Lists. Listing. I love my bird list. It gives me goals. Pursuing those goals and those wondrous birds have taken me into the most incredible, beautiful landscapes in the world. I have seen so much of Australia, and I really owe it to the birds, to my list of birds. Some people do not get it. They do not have to.
On the morning of 10 May, my buddy James Cornelious and I left Victoria and drove north. I had hopes of increasing my life list. James is not only a good friend and a good birder, he is also young and has excellent ears. We were heading for Birdsville, QLD and I wanted grasswrens. They are impossible for me to hear.
|My snug sleeping area 'downstairs' in Troopi. James was 'upstairs' in the bed in the poptop.|
After about an hour of driving a large bird flew across the track just in front of us. Flock Bronzewing! We stopped and it joined about 150 others in a flock. We got out and watched, and loved them. Not a life bird for me, but one for James (he got 14 lifers on the trip). However, they were definitely the best views I had ever gotten of this cool bird.
A bit further down the road, Robert came on the radio and said, “I think I saw Gibberbirds.” He made a u-turn, we stopped, and soon we were all looking at five of these awesome, and often hard to find, little chats. We headed on and in about ten kilometres we saw three birds flying on our left. I was asking James what he thought those were as we all realized… GREY FALCONS! Yes! We had three Grey Falcons flying beside and then over us. Wow. We pulled off the track and marvelled at these stunning and rare raptors.
We drove into iconic Birdsville, Queensland for Lifer Pie and discovered that the bakery was closed on Sunday. We checked into our cabin. Robert’s brother-in-law, Chris was travelling with him. He had had a stroke a few years ago and needs a ventilator when he sleeps. So we were going to be using cabins and rooms for this part of the journey. We considered heading the 90 kilometres south to have our first try at the Grey Grasswrens that arvo, but we decided it would be better to wait and go early the next morning. We had a Sunday Roast dinner at the Birdsville Hotel (outdoors with a lot of flies, but good) and then settled in our cabin for the night.
The next morning we were heading south before dawn. The 90 kilometres took probably an hour and fifteen minutes or so on the track and we arrived at the spot about 7am. We searched basically two locations: one in the neighbourhood of 90 kilometres from Birdsville and one about a kilometre and a half further down the track. We birded hard in these spots until after 1pm and gave up. I had glimpsed a probable Grey GW and James had possibly heard a few, but that was all. We drove back to Birdsville and arrived just before the Bakery closed at 2:30pm. I did try a Curried Camel Pie and it was surprisingly delicious! I would order it again. We messed about Birdsville and I went over to the bore to see the Pied Honeyeaters that James and Robert had seen there the day before. We supped at the pub and went to bed early.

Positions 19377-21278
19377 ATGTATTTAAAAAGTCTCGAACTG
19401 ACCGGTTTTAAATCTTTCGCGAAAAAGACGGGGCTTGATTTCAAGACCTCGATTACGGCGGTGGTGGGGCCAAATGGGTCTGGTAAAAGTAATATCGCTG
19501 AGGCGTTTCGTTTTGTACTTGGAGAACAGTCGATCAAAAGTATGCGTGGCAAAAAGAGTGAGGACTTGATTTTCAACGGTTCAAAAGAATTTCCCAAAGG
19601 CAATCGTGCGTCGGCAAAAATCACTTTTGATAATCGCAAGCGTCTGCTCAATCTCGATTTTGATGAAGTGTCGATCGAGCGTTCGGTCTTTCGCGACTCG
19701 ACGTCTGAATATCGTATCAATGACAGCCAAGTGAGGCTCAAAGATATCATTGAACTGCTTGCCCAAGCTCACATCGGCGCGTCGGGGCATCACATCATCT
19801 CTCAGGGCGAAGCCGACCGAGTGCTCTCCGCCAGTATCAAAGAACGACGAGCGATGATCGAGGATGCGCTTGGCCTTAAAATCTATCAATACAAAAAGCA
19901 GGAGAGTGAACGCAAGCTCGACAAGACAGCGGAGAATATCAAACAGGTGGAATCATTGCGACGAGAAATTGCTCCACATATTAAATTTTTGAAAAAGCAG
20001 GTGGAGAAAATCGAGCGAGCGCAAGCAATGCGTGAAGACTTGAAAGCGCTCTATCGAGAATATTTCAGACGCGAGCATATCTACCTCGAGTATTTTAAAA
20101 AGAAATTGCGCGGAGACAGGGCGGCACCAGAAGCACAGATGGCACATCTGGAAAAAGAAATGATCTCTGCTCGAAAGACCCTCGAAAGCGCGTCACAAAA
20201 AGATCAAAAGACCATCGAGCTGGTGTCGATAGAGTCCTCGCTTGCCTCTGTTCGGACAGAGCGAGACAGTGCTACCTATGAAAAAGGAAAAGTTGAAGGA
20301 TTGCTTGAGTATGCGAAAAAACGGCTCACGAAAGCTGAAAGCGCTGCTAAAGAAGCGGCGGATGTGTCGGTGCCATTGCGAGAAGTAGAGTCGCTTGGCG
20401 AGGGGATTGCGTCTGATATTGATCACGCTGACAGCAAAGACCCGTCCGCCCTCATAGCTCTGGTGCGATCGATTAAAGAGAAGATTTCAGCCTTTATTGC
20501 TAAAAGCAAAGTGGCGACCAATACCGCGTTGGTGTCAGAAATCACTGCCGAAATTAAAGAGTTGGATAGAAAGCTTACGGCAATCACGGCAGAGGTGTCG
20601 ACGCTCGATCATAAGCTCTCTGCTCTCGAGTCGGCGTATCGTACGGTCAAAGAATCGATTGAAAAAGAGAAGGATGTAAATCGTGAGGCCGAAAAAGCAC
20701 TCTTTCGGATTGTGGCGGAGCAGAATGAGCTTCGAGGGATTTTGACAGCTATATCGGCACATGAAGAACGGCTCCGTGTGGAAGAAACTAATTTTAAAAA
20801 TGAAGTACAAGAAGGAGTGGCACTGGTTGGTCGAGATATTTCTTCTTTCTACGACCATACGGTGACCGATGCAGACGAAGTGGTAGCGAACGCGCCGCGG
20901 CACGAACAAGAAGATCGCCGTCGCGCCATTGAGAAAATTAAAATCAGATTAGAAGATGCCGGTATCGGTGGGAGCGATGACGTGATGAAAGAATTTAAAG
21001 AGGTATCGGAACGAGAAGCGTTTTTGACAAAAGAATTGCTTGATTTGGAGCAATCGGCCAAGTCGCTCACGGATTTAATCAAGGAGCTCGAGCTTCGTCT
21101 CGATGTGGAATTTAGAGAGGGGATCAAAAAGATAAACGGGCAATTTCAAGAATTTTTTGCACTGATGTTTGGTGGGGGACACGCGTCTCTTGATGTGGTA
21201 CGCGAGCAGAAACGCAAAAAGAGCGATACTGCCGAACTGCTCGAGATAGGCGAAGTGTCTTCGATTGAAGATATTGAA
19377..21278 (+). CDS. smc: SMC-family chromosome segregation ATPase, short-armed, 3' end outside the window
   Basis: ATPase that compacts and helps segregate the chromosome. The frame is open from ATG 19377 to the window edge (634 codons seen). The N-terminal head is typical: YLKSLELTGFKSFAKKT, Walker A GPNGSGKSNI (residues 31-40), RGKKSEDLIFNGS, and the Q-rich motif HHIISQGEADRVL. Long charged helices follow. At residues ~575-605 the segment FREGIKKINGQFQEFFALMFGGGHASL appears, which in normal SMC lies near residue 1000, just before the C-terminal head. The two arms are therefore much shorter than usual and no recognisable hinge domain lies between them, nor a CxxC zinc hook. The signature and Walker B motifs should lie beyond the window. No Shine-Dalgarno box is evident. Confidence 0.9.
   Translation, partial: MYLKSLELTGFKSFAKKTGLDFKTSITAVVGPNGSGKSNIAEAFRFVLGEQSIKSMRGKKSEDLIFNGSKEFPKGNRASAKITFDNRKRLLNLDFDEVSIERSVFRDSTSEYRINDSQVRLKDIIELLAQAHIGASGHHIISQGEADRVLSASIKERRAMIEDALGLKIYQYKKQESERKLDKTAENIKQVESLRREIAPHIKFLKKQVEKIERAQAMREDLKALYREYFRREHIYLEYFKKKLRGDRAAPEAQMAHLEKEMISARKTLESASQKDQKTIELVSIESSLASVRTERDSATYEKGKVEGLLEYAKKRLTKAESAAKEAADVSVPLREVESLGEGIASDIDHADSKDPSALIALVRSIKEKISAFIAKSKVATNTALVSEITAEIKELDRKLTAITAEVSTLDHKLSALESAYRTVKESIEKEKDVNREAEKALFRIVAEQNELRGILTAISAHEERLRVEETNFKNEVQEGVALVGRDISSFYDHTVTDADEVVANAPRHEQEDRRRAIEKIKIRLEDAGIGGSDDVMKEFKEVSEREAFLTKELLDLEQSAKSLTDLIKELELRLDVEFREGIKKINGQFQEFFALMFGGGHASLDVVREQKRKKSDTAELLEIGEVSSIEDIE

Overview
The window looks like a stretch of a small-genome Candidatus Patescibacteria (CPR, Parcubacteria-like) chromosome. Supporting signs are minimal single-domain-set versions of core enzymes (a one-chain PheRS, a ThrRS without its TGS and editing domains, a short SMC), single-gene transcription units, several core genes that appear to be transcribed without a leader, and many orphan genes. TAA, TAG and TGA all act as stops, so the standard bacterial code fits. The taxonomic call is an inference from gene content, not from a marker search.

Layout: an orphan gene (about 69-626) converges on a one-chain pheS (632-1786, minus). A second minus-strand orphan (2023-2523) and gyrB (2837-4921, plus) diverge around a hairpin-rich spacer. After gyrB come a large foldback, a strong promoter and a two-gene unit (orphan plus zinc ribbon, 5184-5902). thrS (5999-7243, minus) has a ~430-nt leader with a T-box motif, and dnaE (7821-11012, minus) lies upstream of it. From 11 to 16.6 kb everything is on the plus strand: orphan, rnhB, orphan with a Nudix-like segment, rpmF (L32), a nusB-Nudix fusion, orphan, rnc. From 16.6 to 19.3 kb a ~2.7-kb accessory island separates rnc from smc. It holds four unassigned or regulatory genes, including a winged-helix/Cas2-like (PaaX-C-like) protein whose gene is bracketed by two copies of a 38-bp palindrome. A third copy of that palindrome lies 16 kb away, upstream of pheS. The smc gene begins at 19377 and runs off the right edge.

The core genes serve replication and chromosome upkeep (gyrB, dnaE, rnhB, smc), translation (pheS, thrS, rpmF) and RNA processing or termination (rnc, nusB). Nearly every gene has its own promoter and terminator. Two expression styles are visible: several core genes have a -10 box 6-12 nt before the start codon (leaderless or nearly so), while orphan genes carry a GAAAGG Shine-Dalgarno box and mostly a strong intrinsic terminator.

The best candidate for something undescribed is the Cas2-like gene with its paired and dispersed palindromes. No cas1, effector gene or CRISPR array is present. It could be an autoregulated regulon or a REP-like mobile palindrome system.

|Eyrean Grasswren Lifer Selfie with James at the Birdsville Hotel|
The next morning we packed everything up and left even earlier than the day before. This would be our last shot at Grey Grasswren. I had spoken with Laurie Ross for his advice and he suggested we focus on the area about 92 kilometres south. That was the second area we had birded. We rocked up in the same spot we had parked the day before. It was not even first light yet. We birded that area for a couple of hours. I was birding ‘through’ the shimmering, rainbow arc of a rather impressive visual migraine, something I only occasionally experience. They are not painful and last about a half an hour. James heard grasswrens a few times, but no joy.
|An old man and his hearing-ear boy (photo by Robert Shore)|
We were sticking to that area and had worked our way back behind where we had parked the Troopies. Then James heard the grasswrens. He crept slowly (and he can creep really slowly) toward the contact calls that he was hearing. After several minutes he put his bins up and looked. He turned back to me and said, “I’ve got them!”
I will never forget the look on his face. Anyone who has birded much has seen it, the pure elation that beams from the face of someone who has just seen a difficult bird. I knew he had them. Now I needed to see them and one popped up! I saw it, but it was only for a fraction of a second. They were across the track from us. We headed over and after about fifteen minutes following James’ ears, I saw one perched low in a saltbush. YES! It was a heart-touching view of a Grey Grasswren. Then it dropped to the ground and I thought I would get a photo. Haha! It had been right there and then it was gone. It had disappeared into a hole in the space/time continuum as they do. But I had seen it. I had seen my 700th species of bird in Australia. As I walked back to the Troopies, there were tears in my eyes.
|Grey Grasswren Lifer Selfie 700! (Yes, there were flies).|
|Robert and me and the flies (photo by James Cornelious)|
Sending Love from Oz...